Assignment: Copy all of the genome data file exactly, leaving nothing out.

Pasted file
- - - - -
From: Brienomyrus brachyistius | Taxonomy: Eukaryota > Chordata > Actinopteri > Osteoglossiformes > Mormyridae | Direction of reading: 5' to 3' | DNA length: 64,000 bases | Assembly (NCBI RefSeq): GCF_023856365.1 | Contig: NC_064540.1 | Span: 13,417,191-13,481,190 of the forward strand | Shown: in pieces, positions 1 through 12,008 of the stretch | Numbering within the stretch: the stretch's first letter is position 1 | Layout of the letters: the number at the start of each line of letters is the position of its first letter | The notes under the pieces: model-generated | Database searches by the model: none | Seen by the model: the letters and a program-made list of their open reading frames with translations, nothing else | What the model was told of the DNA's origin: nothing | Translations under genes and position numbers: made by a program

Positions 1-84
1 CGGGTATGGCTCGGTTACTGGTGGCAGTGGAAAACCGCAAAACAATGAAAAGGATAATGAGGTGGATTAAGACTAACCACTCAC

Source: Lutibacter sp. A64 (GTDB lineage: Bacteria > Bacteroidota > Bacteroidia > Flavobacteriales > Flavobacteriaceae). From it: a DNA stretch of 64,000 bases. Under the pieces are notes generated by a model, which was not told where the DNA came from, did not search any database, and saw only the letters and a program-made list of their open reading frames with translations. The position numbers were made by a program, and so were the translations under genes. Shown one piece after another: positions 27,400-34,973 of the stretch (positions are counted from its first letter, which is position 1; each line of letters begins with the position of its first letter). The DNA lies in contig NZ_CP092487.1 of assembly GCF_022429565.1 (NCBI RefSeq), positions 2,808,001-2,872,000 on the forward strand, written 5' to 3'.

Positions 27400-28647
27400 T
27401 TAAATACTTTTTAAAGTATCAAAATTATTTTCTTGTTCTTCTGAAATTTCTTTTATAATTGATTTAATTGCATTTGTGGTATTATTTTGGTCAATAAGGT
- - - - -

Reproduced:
From: Brienomyrus brachyistius | Taxonomy: Eukaryota > Chordata > Actinopteri > Osteoglossiformes > Mormyridae | Direction of reading: 5' to 3' | DNA length: 64,000 bases | Assembly (NCBI RefSeq): GCF_023856365.1 | Contig: NC_064540.1 | Span: 13,417,191-13,481,190 of the forward strand | Shown: in pieces, positions 1 through 12,008 of the stretch | Numbering within the stretch: the stretch's first letter is position 1 | Layout of the letters: the number at the start of each line of letters is the position of its first letter | The notes under the pieces: model-generated | Database searches by the model: none | Seen by the model: the letters and a program-made list of their open reading frames with translations, nothing else | What the model was told of the DNA's origin: nothing | Translations under genes and position numbers: made by a program

Positions 1-84
1 CGGGTATGGCTCGGTTACTGGTGGCAGTGGAAAACCGCAAAACAATGAAAAGGATAATGAGGTGGATTAAGACTAACCACTCAC

Source: Lutibacter sp. A64 (GTDB lineage: Bacteria > Bacteroidota > Bacteroidia > Flavobacteriales > Flavobacteriaceae). From it: a DNA stretch of 64,000 bases. Under the pieces are notes generated by a model, which was not told where the DNA came from, did not search any database, and saw only the letters and a program-made list of their open reading frames with translations. The position numbers were made by a program, and so were the translations under genes. Shown one piece after another: positions 27,400-34,973 of the stretch (positions are counted from its first letter, which is position 1; each line of letters begins with the position of its first letter). The DNA lies in contig NZ_CP092487.1 of assembly GCF_022429565.1 (NCBI RefSeq), positions 2,808,001-2,872,000 on the forward strand, written 5' to 3'.

Positions 27400-28647
27400 T
27401 TAAATACTTTTTAAAGTATCAAAATTATTTTCTTGTTCTTCTGAAATTTCTTTTATAATTGATTTAATTGCATTTGTGGTATTATTTTGGTCAATAAGGT